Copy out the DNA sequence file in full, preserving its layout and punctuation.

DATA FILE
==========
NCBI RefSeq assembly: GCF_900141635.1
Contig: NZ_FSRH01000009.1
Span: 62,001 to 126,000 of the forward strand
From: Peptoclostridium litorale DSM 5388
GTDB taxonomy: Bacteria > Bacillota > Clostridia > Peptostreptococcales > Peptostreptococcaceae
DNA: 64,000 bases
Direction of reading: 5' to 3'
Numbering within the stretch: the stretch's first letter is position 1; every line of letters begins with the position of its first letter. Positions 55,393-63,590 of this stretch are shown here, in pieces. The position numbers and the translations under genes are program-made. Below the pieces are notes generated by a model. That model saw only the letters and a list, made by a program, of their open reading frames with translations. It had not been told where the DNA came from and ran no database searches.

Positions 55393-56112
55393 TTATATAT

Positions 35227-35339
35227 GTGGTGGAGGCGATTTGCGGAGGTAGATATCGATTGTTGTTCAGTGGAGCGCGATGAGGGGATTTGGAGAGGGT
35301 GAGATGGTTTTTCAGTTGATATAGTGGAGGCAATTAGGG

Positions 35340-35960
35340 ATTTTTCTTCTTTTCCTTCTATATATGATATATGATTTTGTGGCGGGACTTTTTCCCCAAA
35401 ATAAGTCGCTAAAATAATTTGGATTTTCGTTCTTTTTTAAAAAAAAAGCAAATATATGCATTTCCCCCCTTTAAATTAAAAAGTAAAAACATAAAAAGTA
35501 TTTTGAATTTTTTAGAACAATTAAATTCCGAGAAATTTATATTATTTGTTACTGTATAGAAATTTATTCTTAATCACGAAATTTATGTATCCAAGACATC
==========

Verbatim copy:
NCBI RefSeq assembly: GCF_900141635.1
Contig: NZ_FSRH01000009.1
Span: 62,001 to 126,000 of the forward strand
From: Peptoclostridium litorale DSM 5388
GTDB taxonomy: Bacteria > Bacillota > Clostridia > Peptostreptococcales > Peptostreptococcaceae
DNA: 64,000 bases
Direction of reading: 5' to 3'
Numbering within the stretch: the stretch's first letter is position 1; every line of letters begins with the position of its first letter. Positions 55,393-63,590 of this stretch are shown here, in pieces. The position numbers and the translations under genes are program-made. Below the pieces are notes generated by a model. That model saw only the letters and a list, made by a program, of their open reading frames with translations. It had not been told where the DNA came from and ran no database searches.

Positions 55393-56112
55393 TTATATAT

Positions 35227-35339
35227 GTGGTGGAGGCGATTTGCGGAGGTAGATATCGATTGTTGTTCAGTGGAGCGCGATGAGGGGATTTGGAGAGGGT
35301 GAGATGGTTTTTCAGTTGATATAGTGGAGGCAATTAGGG

Positions 35340-35960
35340 ATTTTTCTTCTTTTCCTTCTATATATGATATATGATTTTGTGGCGGGACTTTTTCCCCAAA
35401 ATAAGTCGCTAAAATAATTTGGATTTTCGTTCTTTTTTAAAAAAAAAGCAAATATATGCATTTCCCCCCTTTAAATTAAAAAGTAAAAACATAAAAAGTA
35501 TTTTGAATTTTTTAGAACAATTAAATTCCGAGAAATTTATATTATTTGTTACTGTATAGAAATTTATTCTTAATCACGAAATTTATGTATCCAAGACATC